2017 May 17 [Wednesday]
So, obviously, I am disregarding the daily themes of this nonsense blog for the time being so that I may retroactively document parts of my and my lifemate’s most recent vacation/travels. Today, a Wednesday, ought to be reserved for the purpose of expressing things about which I wonder or whatnot, and now that I’m writing, something of that variety may actually reveal itself in the end. Firstly, however, I must insert a note here that I am also back to work on my writing writing (the serious stuff regarding my book and such). I still have 47 days and approximately 48,000 words to go before my final end date on July 12, 2017. Thus, I must admit that writing these little updates about our vacation seems less important, albeit somewhat important when considering the nature of forgetting. Therefore, I will do my best to get the details of our trip logged in a timely fashion, but with looming 1,000-word, far more important, fiction-writing, daily quotas, I promise nothing. Where were we?
Right, so we arrived at our Airbnb apartment after twenty-four hours of travel, walking walking walking, a little drama and ten flights of stairs later. Friday and Saturday were spent scoping out the King’s Cross and Newtown neighborhoods of the city, respectively. We were in specific search for something that we could not acquire, and so, by Saturday night, we conceded and proceeded to change gears and plan accordingly. This is that point where I now must reveal or reiterate (I don’t remember if I already spoke to this in the most recent post) that I either forgot to pack my camera or simply failed to take any pics during the first four days of the trip. I know that I must have had my camera the first day we landed because that’s when I shot the “Sugar Birds.” After that, however, I snapped zero pics until Monday. So, my words will have to do, which really is what I’m aspiring toward anyway, right?
Okay, quickly now since I don’t want to bore. On Friday, we slept in a bit and then hopped on a bus to King’s Cross (if anyone wants to know more about how to get around in Sydney via public transport, just ask, and I’ll write up a post; if not, I’ll just say that it’s easy but expensive). King’s Cross was a notoriously shady part of Sydney for most of its history, until about three years ago when the city decided to clean it up. For the purposes of my own naivete, I’ll simply state that we stopped through that hood for the … food. We ate gelato, found the naval base, scoped out a Woolworth’s (since we were planning on shopping at the one closer to our apartment, we thought we’d see what it had to offer), and then went back to our apartment, tired, disappointed and disillusioned. We failed to find the … food … for which we were searching. The area is quite posh, upscale, a reversal of its past notoriety. Then we regrouped at the apartment for an hour or two before heading down to Bondi Beach to a bar that was supposedly celebrating the “May 5th tradition of 420.” What a crock of bullshit! Again, disappointment soon followed, so we opted for libations and then went home and passed out by 2200.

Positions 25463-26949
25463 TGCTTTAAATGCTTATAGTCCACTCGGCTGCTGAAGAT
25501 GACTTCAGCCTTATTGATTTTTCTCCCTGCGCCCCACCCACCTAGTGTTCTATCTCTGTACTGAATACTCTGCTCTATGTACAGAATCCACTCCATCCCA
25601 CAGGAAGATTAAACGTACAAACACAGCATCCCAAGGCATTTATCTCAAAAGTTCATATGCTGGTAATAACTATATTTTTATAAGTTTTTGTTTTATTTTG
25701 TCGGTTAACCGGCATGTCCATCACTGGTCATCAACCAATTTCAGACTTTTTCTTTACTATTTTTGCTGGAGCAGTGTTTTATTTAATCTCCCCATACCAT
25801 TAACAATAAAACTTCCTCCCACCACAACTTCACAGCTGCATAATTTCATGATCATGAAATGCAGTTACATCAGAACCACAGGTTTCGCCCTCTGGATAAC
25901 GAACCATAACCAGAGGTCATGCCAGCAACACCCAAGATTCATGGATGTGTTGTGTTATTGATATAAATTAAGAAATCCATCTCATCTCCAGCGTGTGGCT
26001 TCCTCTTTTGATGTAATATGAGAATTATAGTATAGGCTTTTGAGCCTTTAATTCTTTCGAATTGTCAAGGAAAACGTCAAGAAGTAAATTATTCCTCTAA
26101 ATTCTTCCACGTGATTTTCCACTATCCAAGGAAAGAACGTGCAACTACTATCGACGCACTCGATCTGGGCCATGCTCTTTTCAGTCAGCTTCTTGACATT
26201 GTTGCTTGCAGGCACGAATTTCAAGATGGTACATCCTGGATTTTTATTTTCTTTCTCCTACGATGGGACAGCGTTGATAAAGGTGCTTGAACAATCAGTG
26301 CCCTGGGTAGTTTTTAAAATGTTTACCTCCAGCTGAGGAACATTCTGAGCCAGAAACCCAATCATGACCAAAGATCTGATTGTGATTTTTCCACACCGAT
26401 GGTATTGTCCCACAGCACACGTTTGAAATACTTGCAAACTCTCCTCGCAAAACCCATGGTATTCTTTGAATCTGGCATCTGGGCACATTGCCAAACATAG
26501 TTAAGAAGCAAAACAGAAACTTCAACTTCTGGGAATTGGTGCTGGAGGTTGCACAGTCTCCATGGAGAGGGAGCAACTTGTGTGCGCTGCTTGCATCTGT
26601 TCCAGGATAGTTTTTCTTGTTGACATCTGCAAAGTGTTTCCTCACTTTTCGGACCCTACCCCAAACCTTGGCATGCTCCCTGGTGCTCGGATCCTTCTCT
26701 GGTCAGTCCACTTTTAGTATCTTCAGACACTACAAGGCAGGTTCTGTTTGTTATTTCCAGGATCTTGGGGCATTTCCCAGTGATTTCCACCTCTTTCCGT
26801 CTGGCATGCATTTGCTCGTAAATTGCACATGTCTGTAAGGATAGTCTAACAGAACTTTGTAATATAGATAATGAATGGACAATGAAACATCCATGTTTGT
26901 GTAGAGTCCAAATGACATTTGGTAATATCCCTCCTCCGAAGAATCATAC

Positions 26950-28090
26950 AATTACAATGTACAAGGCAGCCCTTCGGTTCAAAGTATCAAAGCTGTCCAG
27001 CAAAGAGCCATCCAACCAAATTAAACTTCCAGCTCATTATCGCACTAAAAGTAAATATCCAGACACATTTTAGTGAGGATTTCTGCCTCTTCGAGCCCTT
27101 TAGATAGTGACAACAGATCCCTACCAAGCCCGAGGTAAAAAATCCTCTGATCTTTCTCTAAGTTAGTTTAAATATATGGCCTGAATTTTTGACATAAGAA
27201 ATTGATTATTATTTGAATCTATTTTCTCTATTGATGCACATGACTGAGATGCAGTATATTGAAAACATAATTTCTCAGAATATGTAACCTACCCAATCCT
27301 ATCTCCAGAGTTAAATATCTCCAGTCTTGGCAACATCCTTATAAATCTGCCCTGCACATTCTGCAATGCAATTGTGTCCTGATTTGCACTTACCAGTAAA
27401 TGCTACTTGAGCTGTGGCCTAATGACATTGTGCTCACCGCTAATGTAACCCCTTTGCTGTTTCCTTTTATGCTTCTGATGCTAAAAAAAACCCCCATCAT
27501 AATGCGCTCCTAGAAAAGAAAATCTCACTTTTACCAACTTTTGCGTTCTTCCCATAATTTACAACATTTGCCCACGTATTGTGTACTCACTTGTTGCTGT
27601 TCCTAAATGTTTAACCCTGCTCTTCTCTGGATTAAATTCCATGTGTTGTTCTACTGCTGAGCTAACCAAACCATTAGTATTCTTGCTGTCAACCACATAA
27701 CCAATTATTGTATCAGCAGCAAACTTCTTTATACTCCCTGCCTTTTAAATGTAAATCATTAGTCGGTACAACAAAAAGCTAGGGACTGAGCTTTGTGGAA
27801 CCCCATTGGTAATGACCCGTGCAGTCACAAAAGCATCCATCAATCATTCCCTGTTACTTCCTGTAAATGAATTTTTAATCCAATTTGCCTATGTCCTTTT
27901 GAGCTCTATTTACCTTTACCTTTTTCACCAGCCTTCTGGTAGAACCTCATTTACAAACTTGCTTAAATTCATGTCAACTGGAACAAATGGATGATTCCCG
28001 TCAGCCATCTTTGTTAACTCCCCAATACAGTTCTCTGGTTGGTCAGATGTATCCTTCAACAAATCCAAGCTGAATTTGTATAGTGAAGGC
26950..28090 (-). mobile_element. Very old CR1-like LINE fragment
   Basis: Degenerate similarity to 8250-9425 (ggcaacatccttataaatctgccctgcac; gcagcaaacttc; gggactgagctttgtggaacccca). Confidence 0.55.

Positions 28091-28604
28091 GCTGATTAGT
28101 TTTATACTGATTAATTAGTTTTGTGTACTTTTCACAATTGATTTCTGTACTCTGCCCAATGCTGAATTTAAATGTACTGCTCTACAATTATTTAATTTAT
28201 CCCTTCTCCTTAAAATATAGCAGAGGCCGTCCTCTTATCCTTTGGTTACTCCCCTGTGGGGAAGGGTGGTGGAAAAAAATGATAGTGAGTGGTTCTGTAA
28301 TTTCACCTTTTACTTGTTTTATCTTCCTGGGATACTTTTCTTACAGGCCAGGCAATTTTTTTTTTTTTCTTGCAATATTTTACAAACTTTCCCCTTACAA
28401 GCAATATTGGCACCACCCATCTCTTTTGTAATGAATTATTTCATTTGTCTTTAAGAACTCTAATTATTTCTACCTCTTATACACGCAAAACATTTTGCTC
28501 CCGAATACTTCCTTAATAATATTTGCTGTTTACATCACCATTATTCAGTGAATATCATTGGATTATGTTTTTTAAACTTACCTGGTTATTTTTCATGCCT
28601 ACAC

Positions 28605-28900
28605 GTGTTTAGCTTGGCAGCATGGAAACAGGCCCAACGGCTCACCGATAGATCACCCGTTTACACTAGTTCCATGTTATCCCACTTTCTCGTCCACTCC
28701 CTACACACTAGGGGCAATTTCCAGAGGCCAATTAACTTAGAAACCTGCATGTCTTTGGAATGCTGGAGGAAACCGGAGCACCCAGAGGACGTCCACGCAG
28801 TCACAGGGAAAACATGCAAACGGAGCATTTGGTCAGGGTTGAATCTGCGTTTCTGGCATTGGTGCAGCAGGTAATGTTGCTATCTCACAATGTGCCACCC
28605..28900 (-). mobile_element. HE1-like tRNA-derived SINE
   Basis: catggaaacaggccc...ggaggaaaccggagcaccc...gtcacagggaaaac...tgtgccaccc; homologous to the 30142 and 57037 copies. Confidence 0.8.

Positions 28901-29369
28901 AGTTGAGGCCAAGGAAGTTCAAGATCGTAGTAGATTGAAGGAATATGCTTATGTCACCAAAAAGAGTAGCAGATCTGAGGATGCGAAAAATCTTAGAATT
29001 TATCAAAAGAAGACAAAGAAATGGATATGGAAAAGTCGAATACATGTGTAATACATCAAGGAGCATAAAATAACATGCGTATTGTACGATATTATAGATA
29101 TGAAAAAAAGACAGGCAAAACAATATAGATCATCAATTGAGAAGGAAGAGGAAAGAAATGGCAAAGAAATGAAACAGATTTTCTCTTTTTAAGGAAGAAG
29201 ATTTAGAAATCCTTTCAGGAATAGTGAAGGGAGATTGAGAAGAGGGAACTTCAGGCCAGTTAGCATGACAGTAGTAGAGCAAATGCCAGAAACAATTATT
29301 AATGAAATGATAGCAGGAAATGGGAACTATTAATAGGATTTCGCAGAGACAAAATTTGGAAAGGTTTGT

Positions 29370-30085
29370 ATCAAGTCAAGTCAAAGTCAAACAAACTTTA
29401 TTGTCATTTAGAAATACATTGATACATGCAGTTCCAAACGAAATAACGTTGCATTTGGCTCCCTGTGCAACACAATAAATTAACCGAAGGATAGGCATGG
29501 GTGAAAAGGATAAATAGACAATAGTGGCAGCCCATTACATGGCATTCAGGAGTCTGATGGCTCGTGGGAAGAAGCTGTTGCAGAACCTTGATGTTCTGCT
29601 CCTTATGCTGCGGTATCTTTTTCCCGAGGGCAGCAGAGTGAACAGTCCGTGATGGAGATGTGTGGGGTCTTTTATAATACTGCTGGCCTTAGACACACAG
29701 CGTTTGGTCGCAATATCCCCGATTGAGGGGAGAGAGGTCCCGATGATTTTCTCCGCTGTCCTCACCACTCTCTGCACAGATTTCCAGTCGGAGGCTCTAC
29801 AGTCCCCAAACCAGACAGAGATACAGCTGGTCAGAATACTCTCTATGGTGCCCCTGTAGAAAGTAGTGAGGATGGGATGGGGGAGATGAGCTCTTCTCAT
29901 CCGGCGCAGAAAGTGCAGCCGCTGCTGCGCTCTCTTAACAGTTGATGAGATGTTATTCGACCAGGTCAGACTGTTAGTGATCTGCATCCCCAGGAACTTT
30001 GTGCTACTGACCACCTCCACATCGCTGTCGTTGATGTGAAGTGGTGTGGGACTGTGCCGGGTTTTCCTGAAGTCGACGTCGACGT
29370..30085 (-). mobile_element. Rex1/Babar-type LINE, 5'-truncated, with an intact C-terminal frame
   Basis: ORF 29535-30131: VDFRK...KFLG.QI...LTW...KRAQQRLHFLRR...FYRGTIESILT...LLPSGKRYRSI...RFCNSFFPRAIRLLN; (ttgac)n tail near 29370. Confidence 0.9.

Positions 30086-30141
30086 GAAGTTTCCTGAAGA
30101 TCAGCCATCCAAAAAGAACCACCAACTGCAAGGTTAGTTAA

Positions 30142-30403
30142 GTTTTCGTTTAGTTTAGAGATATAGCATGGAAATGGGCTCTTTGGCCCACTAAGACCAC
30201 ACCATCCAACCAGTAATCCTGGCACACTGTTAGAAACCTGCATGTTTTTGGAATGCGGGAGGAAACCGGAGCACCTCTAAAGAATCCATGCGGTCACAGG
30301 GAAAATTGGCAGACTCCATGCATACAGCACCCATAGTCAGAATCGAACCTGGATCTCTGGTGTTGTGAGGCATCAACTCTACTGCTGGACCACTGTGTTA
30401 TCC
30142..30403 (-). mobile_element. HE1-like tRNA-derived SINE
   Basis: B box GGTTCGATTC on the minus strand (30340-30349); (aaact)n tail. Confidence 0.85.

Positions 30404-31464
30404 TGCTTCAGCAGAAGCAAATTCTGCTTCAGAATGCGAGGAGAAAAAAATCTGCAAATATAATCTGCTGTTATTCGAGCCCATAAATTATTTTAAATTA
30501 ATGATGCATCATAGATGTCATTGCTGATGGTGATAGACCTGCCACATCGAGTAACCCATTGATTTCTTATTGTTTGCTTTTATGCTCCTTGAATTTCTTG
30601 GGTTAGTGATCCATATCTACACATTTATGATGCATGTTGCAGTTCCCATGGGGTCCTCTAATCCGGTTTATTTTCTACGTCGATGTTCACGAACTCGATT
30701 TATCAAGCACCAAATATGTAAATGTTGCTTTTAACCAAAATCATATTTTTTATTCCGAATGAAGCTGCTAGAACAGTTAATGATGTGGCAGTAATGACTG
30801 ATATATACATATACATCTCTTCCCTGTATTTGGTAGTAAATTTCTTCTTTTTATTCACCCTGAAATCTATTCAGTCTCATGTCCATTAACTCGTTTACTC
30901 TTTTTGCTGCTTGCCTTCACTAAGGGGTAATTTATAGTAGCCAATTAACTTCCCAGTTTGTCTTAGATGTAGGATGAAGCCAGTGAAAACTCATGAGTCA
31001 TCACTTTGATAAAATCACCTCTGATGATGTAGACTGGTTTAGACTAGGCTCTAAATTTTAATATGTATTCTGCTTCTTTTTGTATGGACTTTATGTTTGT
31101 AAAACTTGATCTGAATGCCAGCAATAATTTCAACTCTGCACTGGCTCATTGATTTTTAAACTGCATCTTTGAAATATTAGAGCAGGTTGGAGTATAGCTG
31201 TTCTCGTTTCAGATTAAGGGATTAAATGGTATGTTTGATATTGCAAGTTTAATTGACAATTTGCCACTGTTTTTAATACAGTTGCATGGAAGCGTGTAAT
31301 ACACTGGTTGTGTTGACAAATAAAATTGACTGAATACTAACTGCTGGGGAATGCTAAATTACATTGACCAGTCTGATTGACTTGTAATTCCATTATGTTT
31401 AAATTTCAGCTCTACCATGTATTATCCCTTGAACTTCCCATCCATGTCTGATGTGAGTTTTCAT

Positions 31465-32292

On Saturday, we awoke feeling optimistic with new plans to travel to Newtown, another notoriously good place to find … food. We stopped in at the Happy Herb Shop where I spoke to the owner/healer lady for about thirty minutes before we both realized that she wasn’t speaking in code about anything and that, sadly, she did not have what we wanted. I did find out, nevertheless, that only about two years earlier, she could and would have easily and happily sold me the … item … I so desired right there in her shop. She was very apologetic and sent me off with a warning that I graciously heeded. Thus, the lifemate and I went in search for some real food. We stopped in at the self-proclaimed eatery of the stoned (yes, the … food … we had traveled so far to partake in was all around us, but we were not privy to it since we had no friends of direct connections of our own. At a time such as it is in Sydney, everything regarding the … delicacy is mum), D’Munchies, where we scarfed an amazing burger and fries and picked up a small tip. Unfortunately, the entire city of Sydney has gone cold to what was supposedly something so hot. By 1930 that evening, we conceded and made our way to the Wooly’s (Woolworth’s in vernacular, we soon learned) in our neighborhood. Happy again, we bought all sorts of goodies ranging from real muffins (yes, Seoul does not know how to make them) to lamb chops, asparagus to goat cheese and all sorts of dips, sundried tomatoes and garlic bread and western deliciousness we used to take for granted. We would return to that Wooly’s three or four more times to pick up libations in lieu of our disappointing discovery. Luckily, the liquor flowed freely and Wooly’s had an incredible “3 for $21” mix-and-match deal on wine. Needless to say, we drank about ten bottles of champagne (one of which is not pictured below since we bought it on our last day while burning time before heading to the airport … yea … we’re BAMFs [drunks] like that), five bottles of red (one bottle, one box that we left the rest of in the apartment cause we didn’t actually finish it), and four bottles of white (one box, completely finished, haha!) over the course of the trip, oh and lest not forget the bottle of Bulleit we purchased on our first night. Yes, we like to be … inebriated. Who wants to be sober on a vacation? Obviously, alcohol was not our drug of choice, but since it was the only readily available, legal substance, we had to do what we had to do. Come what may, right?